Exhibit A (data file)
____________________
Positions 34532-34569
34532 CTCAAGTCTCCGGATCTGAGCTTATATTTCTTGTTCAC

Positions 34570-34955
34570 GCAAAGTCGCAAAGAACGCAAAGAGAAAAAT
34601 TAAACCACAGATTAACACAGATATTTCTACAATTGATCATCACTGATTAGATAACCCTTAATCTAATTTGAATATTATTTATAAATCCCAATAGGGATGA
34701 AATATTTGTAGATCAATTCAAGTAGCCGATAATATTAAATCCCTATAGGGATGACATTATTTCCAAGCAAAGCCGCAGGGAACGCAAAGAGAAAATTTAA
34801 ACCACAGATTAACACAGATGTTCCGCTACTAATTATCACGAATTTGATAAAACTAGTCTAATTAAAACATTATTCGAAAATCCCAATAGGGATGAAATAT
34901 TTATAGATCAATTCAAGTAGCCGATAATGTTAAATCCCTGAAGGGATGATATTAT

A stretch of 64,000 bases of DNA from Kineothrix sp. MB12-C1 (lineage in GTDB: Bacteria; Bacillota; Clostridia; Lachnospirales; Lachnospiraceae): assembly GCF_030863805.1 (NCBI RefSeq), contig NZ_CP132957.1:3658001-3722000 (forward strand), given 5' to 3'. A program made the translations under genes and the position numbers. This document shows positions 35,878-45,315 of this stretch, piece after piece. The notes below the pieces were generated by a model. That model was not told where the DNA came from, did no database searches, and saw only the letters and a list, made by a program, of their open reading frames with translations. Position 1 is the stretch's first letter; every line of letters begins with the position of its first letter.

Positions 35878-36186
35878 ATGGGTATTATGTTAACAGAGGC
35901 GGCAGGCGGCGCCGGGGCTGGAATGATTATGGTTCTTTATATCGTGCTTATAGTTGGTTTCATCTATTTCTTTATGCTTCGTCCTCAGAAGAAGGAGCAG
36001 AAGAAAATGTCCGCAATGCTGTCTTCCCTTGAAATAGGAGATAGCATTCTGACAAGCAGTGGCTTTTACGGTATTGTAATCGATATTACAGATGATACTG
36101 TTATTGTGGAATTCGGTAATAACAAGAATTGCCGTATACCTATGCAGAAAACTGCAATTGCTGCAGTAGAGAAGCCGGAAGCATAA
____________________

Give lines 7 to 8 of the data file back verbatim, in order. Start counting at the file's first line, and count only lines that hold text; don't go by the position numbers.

34801 ACCACAGATTAACACAGATGTTCCGCTACTAATTATCACGAATTTGATAAAACTAGTCTAATTAAAACATTATTCGAAAATCCCAATAGGGATGAAATAT
34901 TTATAGATCAATTCAAGTAGCCGATAATGTTAAATCCCTGAAGGGATGATATTAT